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The War of the Rebellion: A Compilation of the Official Records of the Union and Confederate Armies

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OFFICIAL RECORDS: Series 1, vol 6, Part 1 (Fort Pulaski - New Orleans)
Page 217 Chapter XV. CORRESPONDENCE, ETC.-UNION.

my letter of the 15th of November I mentioned the subject. In my letter of the 27th November I asked for "not exceeding a regiment, " and in a letter of December 14 repeated the request.

From the letters above referred to it may be seen that if we attack Savannah on both sides a very large force will be require. I think the force should be sent, so that we can only meet any emergency and attack in the manner that circumstances will prove to be the best, but so that we can have a force large enough to follow up rapidly our success.

I am trying to open Wall's Cut, and, if successful, the Navy, I think, will be able to throw gunboats in to Savannah River, and we to erect batteries on some of its island, cut off Fort Pulaski, shell Fort Jackson, and afterwards the city, without the slow and expensive process of first bombarding Pulaski.

The north sided of Savannah will also have to be looked to, and I propose taking possession of that district of country as soon as I can get some cavalry and more light artillery.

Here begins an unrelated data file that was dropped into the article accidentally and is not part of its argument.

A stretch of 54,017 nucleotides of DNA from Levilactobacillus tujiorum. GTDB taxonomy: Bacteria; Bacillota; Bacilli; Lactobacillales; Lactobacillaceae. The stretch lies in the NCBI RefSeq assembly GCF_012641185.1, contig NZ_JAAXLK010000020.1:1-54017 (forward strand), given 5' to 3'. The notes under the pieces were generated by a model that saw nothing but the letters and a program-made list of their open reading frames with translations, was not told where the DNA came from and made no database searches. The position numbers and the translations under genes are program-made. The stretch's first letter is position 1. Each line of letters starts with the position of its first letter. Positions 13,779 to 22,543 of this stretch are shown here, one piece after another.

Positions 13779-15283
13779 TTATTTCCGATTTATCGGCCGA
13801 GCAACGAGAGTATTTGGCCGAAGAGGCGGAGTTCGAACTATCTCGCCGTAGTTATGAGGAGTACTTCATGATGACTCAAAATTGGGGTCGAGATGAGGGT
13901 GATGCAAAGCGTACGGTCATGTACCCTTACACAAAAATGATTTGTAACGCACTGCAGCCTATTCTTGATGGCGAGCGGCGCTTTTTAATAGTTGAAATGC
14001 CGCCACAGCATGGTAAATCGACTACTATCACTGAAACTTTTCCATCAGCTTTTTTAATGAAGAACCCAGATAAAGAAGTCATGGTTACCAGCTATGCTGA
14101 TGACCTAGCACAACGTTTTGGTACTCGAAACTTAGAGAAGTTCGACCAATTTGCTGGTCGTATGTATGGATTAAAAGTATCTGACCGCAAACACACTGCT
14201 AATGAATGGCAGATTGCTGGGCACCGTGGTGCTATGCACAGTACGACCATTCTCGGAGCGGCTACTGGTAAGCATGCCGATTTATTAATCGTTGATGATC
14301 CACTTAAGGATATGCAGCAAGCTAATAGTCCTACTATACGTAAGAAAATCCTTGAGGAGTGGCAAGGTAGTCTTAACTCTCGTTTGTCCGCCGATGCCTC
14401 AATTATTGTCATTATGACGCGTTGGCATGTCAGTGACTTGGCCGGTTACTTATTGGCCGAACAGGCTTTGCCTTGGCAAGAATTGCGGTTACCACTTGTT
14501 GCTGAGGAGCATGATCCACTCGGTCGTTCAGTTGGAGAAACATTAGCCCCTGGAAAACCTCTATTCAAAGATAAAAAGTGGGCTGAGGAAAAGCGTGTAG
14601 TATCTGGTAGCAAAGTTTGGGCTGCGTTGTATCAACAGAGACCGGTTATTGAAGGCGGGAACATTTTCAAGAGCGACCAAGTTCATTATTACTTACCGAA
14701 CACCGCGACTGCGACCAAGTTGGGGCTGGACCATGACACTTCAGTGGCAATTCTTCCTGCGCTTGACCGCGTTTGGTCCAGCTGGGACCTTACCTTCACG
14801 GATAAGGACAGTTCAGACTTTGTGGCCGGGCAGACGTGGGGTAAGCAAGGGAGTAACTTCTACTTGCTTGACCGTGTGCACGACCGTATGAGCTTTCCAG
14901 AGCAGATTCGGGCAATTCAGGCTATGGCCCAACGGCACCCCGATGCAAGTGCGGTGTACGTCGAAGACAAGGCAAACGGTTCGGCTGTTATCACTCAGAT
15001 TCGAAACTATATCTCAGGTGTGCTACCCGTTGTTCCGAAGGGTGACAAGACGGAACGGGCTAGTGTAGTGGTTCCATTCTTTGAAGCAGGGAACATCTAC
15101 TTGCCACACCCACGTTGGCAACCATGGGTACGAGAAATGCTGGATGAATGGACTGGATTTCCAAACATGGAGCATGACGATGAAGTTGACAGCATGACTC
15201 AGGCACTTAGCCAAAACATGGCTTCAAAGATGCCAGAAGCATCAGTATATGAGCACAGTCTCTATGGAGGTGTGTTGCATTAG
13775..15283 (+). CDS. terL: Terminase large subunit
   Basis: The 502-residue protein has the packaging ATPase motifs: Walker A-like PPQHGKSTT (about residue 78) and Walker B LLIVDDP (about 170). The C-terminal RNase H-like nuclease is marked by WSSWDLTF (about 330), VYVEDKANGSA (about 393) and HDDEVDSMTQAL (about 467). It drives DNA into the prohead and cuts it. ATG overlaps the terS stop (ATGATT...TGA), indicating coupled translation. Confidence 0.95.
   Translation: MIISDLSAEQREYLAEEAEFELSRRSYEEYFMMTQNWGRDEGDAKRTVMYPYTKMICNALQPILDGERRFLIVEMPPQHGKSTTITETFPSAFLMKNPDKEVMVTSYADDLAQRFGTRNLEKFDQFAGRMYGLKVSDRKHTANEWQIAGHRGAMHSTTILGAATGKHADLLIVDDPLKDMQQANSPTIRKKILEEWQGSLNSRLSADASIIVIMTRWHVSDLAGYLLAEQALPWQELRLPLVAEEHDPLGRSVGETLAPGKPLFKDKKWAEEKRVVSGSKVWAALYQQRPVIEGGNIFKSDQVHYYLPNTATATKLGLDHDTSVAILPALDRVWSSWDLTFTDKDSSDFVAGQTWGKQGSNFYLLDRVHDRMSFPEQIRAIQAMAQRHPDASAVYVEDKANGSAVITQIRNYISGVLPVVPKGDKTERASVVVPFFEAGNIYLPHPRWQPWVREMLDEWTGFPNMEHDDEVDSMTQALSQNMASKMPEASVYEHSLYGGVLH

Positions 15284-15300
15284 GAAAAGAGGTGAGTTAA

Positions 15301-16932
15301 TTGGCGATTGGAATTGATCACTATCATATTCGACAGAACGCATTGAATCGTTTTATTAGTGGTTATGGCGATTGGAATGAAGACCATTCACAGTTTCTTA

But should we be not successful in getting into Savannah River, the siege of Savannah will be imperative in order to take it. This will require extensive operations from Ossabaw Sound in addition to those north of Savannah Rider. I have made all the necessary estimates for the operation.

The actual force under my command is 14,768, rank and file, including about 600 in Saint Helena Sound, 3,000 on Port Island, 200 at Fort Seward, 1,400 at Tybee, leaving about 9,500 on hand and Hilton Head. I calculate to have available for the field out this force, say 9,000 men. These troops are all infantry except one company of light artillery. before a step can be taken towards the enemy's force we should have a full regiment of good cavalry and at least another battery of light artillery.

The number of additional troops need I would estimate at 10,000 infantry, 1,000 cavalry, one regiment of regular heavy artillery, and one or two light batteries; but, whatever number of infantry, the cavalry is indispensable.

I have just received the latest news from Savannah, which confirms that received the other day, that there are about 20,000 men in and around the city, among which some two or three regiments of cavalry and four batteries of light artillery. Besides the works on Skidaway Island at Thunderbolt and Green Island, and the masonry work of Fort Jackson, the city is being covered with aline of entrenchments.

The force in our immediate front is estimated at about 9,000 men, stationed on the railroad between Savannah River and Pocotaligo, among which are said to be about two regiments of cavalry and two batteries of light artillery, besides some earthworks at various points.

I have the honor to remain, with the highest respect,

T. W. SHERMAN,

Brigadier-General, Commanding.

GENERAL ORDERS,
HDQRS. OF THE ARMY, A. G. O., Numbers 3. Washington, January 11, 1862.

I. A new military department, to be known as the Department of Key West, is hereby constituted, with the following bounds: Key West, the Tortugas, and main-land on the west coast as far as Apalachicola and to Cape Canaveral of the east coast.


Page 217 Chapter XV. CORRESPONDENCE, ETC.-UNION.
OFFICIAL RECORDS: Series 1, vol 6, Part 1 (Fort Pulaski - New Orleans)
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